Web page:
The gallery was conceived in early 2014. My wife and I bought the building at 1290 Peabody Avenue in June of 2014 and began an 8-month renovation project. Thomas O. Vinton, prominent Memphis banker and developer at the turn of the 20th century, had built this structure for his home in 1905. At that time, it was one of only 5 homes in the block between Cleveland and Raleigh Avenue, which is now called Bellevue Boulevard. There were no houses toward the east for several miles. Vinton and R. Brinkley Snowden had developed the Annesdale Park subdivision, named after Snowden’s mother Annie Overton Brinkley, and invited “all of Memphis to the great sale” in 1903. After a luncheon for 50 prominent Memphians at the Peabody Hotel, Arnold’s Brass Band led a parade to the site, followed by 15 wagonloads of watermelons. Mayor J. J. Williams cut the first watermelon and then hundreds more were cut and served to the crowd who had gathered for the event. Forty lots were sold on the first day.
By the time of World War II, 1290 Peabody had been divided into 4 apartments, and two extra doors were cut through the stonework for entry into the upstairs apartments. By the mid-1980s, the building was abandoned and boarded up. The owner was unwilling to fund improvements to the property, but could not bring himself to tear it down, for which I am thankful. In 2002, it was purchased by a lady who planned to renovate it and live here. Her plans fell through and when I bought the building it was down to the bare studs. Fortunately, much of the elegant millwork had been carefully taken down and stored in the house, lying against the studs. It now has a new roof, the exterior stonework has been repointed, including patching the holes created by the extra doors, the floors have been replaced, and the stair railings are no longer painted black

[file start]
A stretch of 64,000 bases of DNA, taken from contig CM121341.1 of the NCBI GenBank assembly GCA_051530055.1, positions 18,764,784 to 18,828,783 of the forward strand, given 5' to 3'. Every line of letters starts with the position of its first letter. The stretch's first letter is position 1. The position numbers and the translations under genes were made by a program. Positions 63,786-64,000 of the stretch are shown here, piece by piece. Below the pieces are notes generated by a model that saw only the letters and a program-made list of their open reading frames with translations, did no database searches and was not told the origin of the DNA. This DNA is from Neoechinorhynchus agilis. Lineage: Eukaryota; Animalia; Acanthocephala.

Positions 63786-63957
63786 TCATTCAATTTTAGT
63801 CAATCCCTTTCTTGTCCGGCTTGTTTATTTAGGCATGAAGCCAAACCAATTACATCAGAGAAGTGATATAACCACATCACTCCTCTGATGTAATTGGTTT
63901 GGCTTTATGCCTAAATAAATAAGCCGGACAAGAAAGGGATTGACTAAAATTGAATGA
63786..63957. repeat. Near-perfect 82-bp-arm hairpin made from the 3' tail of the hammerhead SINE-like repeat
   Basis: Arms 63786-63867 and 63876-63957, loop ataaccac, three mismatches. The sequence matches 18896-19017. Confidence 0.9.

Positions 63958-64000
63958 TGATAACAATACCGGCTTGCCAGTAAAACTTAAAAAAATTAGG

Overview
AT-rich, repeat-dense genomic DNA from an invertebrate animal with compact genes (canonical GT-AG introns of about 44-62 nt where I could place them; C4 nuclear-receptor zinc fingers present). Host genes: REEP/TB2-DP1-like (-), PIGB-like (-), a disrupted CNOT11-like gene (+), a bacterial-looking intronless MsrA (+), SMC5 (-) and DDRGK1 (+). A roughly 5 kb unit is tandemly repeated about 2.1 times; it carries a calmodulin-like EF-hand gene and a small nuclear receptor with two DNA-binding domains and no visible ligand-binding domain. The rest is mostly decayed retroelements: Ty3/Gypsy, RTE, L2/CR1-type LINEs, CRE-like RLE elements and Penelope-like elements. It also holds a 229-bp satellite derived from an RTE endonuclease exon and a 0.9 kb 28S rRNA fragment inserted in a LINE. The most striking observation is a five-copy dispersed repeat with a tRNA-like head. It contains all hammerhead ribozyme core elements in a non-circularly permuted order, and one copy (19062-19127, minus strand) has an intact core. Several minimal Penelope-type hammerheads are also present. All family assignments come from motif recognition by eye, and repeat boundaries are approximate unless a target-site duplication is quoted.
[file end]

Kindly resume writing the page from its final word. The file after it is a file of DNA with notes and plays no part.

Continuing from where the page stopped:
It is painful to me whenever I see beautiful old buildings in Memphis torn down in the name of "progress". Today, T. O. Vinton's home at 1290 Peabody is The Annesdale Park Gallery, a fine art gallery featuring original works by outstanding established and emerging regional artists, working in a variety of media and styles, ranging from traditional oil paintings to expressive abstracts, sculpture, ceramics, woodworking and more.
I chose the Annesdale Park name for the gallery, because I wanted it to have a distinct relationship to the neighborhood and its history. I have eclectic tastes in just about everything, from people to food, books, music, and art. The works of the gallery artists are beautiful, seductive, introspective, intriguing, disconcerting, humorous, or amazing and speak to a part of my soul in some way. Come to The Annesdale Park Gallery and see if something here speaks to a part of your soul.
David Hasty, Owner